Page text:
Parenting After Separation or Divorce

PARENTING AFTER SEPARATION OR DIVORCE

By Annette Holloway, PsyD

Many families are faced with questions about how to best raise children when the adults don’t live together any more. This is particularly difficult when you are feeling angry, hurt or betrayed by the other parent.

You might know in your mind that it’s best for the children if the parents can cooperate about parenting issues, but how do you actually do that when the littlest thing the other person says sets your teeth on edge? And what do you do if you feel that the other parent isn’t treating your child well?

Here are some general guidelines and helpful resources to get you started, if you feel this applies to you.

What you can do

Keep the children out of the middle.

This basic principle covers many situations and can also be a touchstone to consider whenever you are about to do something that involves the kids and the other parent. Keeping kids out of the middle means not using them to carry messages of any kind to the other parent, not bad mouthing the other parent in front of the kids and not using them to find out what the other parent is up to in his or her private life. It’s important to remember that a person can be a good parent even if he or she wasn’t so great at being a spouse. By keeping the kids out of the middle, you avoid asking them to choose between two parents whom they love. Children want to be loyal to each parent; they are in a very painful position if being loyal to one means being disloyal to the other.

Take care of your needs with the help of people other than your children.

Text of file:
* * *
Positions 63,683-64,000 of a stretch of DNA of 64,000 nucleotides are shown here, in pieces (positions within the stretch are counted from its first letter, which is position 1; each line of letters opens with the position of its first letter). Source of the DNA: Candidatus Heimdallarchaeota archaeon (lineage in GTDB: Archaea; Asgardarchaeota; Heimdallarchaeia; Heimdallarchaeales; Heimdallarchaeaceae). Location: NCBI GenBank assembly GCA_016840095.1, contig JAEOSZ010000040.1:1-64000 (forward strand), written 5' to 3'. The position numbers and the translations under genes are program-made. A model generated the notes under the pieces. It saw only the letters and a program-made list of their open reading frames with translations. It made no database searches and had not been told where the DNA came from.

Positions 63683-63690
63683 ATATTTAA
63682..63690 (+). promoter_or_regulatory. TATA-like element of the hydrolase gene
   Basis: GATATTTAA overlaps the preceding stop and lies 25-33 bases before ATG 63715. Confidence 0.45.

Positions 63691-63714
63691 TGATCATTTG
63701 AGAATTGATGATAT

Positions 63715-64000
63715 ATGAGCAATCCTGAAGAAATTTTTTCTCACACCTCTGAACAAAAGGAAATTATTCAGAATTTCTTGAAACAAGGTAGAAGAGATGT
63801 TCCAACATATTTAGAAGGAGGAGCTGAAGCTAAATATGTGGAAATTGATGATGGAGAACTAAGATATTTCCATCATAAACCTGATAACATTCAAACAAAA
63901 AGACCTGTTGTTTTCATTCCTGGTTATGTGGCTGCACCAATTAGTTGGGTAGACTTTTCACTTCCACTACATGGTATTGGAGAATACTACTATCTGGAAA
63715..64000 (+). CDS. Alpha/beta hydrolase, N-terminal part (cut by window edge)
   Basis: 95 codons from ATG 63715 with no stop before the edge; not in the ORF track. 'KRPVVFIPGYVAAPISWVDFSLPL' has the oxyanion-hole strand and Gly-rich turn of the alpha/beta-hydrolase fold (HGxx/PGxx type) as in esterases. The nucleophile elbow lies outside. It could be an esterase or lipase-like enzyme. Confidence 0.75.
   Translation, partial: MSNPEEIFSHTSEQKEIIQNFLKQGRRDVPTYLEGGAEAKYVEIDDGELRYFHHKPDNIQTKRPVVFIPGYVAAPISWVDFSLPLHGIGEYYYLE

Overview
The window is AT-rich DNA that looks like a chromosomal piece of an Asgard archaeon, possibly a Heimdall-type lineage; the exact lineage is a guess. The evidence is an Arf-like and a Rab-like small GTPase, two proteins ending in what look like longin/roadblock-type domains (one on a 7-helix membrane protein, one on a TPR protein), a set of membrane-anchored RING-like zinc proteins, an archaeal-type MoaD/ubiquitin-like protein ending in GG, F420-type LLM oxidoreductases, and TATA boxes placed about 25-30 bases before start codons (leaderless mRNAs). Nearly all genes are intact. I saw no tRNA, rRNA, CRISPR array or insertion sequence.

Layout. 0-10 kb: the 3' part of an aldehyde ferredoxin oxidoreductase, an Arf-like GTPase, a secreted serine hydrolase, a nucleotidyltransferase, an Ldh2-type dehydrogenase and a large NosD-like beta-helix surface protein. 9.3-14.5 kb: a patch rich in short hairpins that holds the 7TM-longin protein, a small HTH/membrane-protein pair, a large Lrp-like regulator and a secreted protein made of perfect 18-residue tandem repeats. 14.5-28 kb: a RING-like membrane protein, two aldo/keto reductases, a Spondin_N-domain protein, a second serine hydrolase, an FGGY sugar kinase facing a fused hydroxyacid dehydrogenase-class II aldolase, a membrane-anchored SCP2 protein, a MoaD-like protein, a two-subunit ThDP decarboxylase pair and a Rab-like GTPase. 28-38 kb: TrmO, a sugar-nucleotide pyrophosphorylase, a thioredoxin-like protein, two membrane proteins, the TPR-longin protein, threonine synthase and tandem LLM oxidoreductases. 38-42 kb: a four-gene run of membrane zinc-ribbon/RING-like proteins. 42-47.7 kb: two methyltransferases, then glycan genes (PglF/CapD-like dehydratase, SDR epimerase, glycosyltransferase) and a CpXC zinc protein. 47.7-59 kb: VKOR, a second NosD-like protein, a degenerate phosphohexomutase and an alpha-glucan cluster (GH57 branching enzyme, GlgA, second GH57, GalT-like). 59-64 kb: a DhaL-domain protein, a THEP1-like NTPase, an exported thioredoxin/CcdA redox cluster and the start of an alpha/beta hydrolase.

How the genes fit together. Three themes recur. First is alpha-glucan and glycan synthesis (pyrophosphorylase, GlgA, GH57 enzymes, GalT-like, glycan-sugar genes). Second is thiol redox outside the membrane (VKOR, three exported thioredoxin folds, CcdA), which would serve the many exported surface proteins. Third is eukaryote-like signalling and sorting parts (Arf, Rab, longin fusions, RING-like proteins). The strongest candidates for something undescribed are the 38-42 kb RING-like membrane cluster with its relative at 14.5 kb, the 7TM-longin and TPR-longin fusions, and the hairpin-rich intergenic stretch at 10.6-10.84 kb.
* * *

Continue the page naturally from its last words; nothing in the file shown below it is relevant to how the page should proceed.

You do need to vent about what the other parent said or did, to de-stress after juggling your complicated schedule and to take care of your finances. You need to learn (or add to your) good self-care techniques, and develop a support network or strengthen the one you already have.

But you need to do these activities and learn these skills without leaning on your children for help. They need you to help them manage the changes that are happening in their lives, and over which they have no control.

Children of divorce whose parents can be neutral with each other and who maintain households with totally separate routines and rules usually do just as well as children whose divorced parents cooperate well and interact easily. You don’t need to co-parent by meeting frequently face to face, creating similar schedules and meal routines, and doing things together; some couples can manage to do this but many can’t.

The good news is that co-parenting separately, with different styles and conventions in a “parallel play” style can create just as good outcomes for the children as being more coordinated.

How you can do it

Talk with people who can empathize with you – understanding, nonjudgmental friends, a therapist, a spiritual or religious leader – or write in a journal. Find ways to lower your stress level: exercise, seek beauty, look at interesting things, be in nature, pet an animal, or do something nice for someone else.

Inform yourself about co-parenting by reading a book (“Mom’s House, Dad’s House” by Isolina Ricci or “Parenting after Divorce” by Philip M. Stahl) or taking a class. Two local groups that offer classes specifically about co-parenting are Family Service Agency of Marin (FSA) and APPLE Family Works (492-0720), both in San Rafael.